Sunday, February 17, 2008

Another lost voice

Josef Chaikov
(self portrait with wife)

Thanks to
Misha's extensive library,
I've just been introduced to this
almost forgotten Russian-Jewish sculptor
of the last century.

A rather stern/sad looking fellow,
isn't he ?

(more pictures have been posted here )

Here's a head
done in 1912.
So.. he's 24,
he's doing naturalism,
Rodin is the role model.

And now we jump a decade
to 1923.

We all know what happened to Russia
in the intervening years,
and our sculptor
has moved to Paris
to become a modernist.

note: he's an exact contemporary of Marc Chagall,
and both of them would have been
in Paris at that time.

And he's a near-contemporary of
Jacques Lipchitz (born 1891)
who stayed with Cubism a bit longer.

for whatever reasons,
Cubism didn't suit him.

the kind of modern
heavy figure that
was considered progressive at that time.
(the year is 1925 - the same
year that this piece was made by
the British sculptor, Frank Dobson,
another exact contemporary)

And here's an heroic, classical torso
he made in 1927.

I think he would have had
a big career working for the National Socialists
(if he weren't a Russian Jew)
(comparable to this piece by Arno Breker from 1929)

The above two ceramics
are from 1934,
and it appears that,
for whatever reason,
our sculptor is
back in the U.S.S.R.

These pieces are a world apart
from the fashionable decorative pieces
being made elsewhere in Europe.

And what a curious piece
is that big "bathing beauty" !

She's hardly a fantasy pin-up girl,
but more like someone
to whom you've been married
for 20 years.

and here's one of my favorite pieces,
done in 1933,
presumably something for a grade school ??

Every grade school should have
this kind of sculpture



This 1938 transformation
of the 1928 piece shown above it
might serve
as a textbook
for social realism,
the official style
of Stalinist Russia.

In 1928 - it was boys having fun
In 1938 - it was soldiers at recreation



And now,
he doing what Soviet sculpture does best:
the portraits of men.

Making the ordinary heroic.


But everything isn't all that serious.
(even in this horrendous year of Russian history)

I'm fond of this precarious balance
(and it was chosen as the cover photo
for his book)

No date was given for this drawing,
and I admit
that on it's own
it doesn't stand out.

But it does show
his sense of human vulnerability
which makes all his sculpture
more inviting.

Moving on, now, to his post-war work,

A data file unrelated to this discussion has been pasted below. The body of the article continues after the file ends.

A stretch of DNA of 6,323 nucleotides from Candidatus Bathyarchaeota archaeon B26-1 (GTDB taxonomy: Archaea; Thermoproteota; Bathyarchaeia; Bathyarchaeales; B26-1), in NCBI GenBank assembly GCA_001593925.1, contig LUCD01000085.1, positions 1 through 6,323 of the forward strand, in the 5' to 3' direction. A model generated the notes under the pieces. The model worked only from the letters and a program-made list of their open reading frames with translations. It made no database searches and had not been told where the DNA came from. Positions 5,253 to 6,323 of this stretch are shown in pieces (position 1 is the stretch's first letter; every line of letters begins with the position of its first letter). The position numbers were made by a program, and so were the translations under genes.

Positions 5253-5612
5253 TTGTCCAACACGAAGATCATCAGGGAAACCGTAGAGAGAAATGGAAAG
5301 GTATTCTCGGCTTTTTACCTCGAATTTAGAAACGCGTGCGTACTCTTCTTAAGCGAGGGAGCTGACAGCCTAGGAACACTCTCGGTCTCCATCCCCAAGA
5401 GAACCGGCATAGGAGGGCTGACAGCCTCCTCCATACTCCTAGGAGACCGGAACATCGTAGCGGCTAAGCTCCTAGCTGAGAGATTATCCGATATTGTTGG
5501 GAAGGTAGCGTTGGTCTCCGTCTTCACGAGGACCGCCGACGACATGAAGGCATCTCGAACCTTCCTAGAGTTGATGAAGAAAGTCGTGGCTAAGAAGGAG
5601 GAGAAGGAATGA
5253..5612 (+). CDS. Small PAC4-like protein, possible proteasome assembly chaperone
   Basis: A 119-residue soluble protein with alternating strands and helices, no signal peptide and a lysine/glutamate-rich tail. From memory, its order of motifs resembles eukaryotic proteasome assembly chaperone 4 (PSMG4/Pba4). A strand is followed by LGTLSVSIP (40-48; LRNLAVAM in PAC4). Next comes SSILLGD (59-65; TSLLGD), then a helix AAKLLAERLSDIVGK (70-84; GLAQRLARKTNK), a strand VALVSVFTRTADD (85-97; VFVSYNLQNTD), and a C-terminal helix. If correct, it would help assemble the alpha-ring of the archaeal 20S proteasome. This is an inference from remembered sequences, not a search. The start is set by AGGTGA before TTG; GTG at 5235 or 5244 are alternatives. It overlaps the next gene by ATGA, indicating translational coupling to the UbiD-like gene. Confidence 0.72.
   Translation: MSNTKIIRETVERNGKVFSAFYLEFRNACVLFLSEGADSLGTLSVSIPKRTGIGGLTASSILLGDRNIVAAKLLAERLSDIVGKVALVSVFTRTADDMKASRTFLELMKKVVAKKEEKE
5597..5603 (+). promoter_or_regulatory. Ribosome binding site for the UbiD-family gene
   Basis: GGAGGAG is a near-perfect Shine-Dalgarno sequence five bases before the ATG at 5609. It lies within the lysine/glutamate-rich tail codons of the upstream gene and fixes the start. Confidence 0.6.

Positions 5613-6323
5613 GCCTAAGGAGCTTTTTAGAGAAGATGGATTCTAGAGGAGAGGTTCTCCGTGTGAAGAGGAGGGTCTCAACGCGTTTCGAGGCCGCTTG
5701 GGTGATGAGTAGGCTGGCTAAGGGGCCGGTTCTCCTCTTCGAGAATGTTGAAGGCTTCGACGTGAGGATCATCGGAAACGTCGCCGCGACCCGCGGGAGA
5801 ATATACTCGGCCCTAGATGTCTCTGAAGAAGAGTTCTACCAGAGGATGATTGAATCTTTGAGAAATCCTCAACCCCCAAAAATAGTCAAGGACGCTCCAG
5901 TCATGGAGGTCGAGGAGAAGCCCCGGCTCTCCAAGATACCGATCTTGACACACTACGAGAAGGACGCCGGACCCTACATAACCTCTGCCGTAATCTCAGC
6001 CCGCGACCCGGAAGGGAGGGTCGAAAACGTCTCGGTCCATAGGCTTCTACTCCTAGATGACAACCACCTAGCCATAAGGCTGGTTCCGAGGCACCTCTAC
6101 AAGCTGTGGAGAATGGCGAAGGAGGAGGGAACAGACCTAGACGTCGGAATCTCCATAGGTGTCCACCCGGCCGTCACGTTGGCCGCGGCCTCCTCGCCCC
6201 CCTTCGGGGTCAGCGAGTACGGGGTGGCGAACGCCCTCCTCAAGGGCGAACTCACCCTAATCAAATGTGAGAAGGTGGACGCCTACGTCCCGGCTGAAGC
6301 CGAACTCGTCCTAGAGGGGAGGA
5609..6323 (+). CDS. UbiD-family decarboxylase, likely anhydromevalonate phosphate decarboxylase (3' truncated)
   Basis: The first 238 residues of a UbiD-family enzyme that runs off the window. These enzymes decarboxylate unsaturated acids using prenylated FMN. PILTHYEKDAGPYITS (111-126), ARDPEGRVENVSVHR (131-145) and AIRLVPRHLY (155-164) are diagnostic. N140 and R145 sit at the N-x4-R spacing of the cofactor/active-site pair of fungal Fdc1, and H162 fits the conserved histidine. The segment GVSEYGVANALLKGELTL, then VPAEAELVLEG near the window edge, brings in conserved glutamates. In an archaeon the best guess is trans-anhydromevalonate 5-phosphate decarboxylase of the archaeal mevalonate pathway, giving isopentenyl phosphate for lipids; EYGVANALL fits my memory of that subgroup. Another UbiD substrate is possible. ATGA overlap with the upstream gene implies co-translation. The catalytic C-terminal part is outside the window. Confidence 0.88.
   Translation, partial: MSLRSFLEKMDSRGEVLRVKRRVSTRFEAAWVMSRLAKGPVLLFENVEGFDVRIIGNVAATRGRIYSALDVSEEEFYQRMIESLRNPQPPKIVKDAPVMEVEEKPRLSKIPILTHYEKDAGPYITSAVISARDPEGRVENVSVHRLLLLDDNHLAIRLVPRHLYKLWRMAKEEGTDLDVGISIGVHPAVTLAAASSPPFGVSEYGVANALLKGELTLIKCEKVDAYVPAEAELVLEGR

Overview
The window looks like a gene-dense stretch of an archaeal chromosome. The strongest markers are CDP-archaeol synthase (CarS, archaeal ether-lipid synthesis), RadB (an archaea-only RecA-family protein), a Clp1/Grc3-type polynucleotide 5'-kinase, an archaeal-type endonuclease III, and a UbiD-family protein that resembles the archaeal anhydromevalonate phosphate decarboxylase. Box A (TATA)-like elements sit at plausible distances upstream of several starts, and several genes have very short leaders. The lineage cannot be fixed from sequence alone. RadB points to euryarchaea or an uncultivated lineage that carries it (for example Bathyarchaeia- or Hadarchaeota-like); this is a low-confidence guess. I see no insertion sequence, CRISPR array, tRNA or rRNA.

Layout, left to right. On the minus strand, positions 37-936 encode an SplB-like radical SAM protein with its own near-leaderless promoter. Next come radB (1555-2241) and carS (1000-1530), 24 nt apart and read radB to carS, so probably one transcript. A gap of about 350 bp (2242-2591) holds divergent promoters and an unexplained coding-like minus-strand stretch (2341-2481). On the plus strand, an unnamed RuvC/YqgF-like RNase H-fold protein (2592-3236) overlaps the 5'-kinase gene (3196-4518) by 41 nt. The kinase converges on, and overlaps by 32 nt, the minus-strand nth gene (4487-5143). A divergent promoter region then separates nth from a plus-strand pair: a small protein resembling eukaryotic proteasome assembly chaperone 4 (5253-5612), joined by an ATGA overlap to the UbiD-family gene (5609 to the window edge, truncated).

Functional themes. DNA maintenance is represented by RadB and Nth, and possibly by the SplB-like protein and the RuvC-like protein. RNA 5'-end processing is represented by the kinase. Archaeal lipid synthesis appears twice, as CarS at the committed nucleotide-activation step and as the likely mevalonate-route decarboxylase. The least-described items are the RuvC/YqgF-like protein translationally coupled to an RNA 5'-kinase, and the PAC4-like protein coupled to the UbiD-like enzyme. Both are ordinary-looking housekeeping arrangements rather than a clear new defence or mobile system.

here's a portrait from 1951.

Here's one from 1960.

these later portraits seem more relaxed,
and the men more capable of kindness

... and capable of sensitivity

(this portrait is from 1969,
and this man feels like he could be
an American)

In these later years - 1968
(the sculptor is now 80)
we find this Jewish theme

and it's interesting to compare this
with Jewish sculpture done in Israel or America.

This one seems to say:
"I have survived!"

For a complete change,
here's a decorative piece
from 1967.

I doubt they had ever heard of each other,
but this piece feels so similar
to something
Milton Horn might have done around the same time.

and this piece, from 1970,

feels similar to
yours truly made 35 years later.

Well --that's it.

The history of Europe
in the 20th C.,
as told by the life's work
of a Soviet sculptor.

I don't think he was a very happy man,
but he was a strong one.

And he survived.


Blogger GEM said...

He may not have been the happiest of men (and who is to know this?) but he was an astute observer of people with a great sensitivity for character. One could write a story for the later portrait of the man with the smug, self-satisfied expression, cock-comb haircut - the sculpture goes beyond rendering of physiognomy and "likeness". thanks for this posting. G and GEm

February 19, 2008  
Blogger chris miller said...

I can't explain what makes a portrait feel real (when we have no way of knowing what the sitter was really like) -- but yes -- these feel like real men of their time and place. (and BTW, Gem, your drawings feel quite real too)

February 19, 2008  
Blogger marlyat2 said...

Though I think whimsy a dangerous tendency, I like the two that feel faintly whimsical--the woman and child and the acrobats. Perhaps someone who appears strong and stern is better able to wield whimsy. I also like some of the later portraits...

February 22, 2008  

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